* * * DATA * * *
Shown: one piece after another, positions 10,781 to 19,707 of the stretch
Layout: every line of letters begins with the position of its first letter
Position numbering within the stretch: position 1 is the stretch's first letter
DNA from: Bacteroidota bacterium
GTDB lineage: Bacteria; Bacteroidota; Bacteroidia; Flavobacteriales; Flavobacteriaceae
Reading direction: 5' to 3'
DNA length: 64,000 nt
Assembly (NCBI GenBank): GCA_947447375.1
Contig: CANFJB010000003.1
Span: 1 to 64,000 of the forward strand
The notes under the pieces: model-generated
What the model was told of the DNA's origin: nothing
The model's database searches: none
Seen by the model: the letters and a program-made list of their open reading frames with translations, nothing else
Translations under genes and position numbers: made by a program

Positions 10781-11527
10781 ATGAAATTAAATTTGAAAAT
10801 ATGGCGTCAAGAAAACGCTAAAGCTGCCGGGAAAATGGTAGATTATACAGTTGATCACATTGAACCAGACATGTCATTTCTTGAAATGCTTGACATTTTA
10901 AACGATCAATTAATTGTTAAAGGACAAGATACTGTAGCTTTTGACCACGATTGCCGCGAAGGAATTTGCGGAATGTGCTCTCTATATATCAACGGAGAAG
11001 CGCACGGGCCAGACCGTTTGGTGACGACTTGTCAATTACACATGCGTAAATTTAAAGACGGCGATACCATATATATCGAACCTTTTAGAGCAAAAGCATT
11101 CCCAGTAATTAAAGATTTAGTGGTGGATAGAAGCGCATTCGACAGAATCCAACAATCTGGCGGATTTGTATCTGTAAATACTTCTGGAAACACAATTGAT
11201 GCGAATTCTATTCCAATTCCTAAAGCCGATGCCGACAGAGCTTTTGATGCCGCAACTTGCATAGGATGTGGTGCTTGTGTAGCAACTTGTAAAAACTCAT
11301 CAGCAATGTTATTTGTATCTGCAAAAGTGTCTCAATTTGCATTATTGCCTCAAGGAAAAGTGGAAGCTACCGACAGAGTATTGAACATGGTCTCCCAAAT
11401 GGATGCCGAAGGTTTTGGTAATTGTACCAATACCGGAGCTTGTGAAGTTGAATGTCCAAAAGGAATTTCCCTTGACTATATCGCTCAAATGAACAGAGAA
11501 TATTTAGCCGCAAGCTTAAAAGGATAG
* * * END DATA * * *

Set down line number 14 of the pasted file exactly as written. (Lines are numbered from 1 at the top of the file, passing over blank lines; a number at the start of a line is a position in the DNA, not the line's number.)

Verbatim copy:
Seen by the model: the letters and a program-made list of their open reading frames with translations, nothing else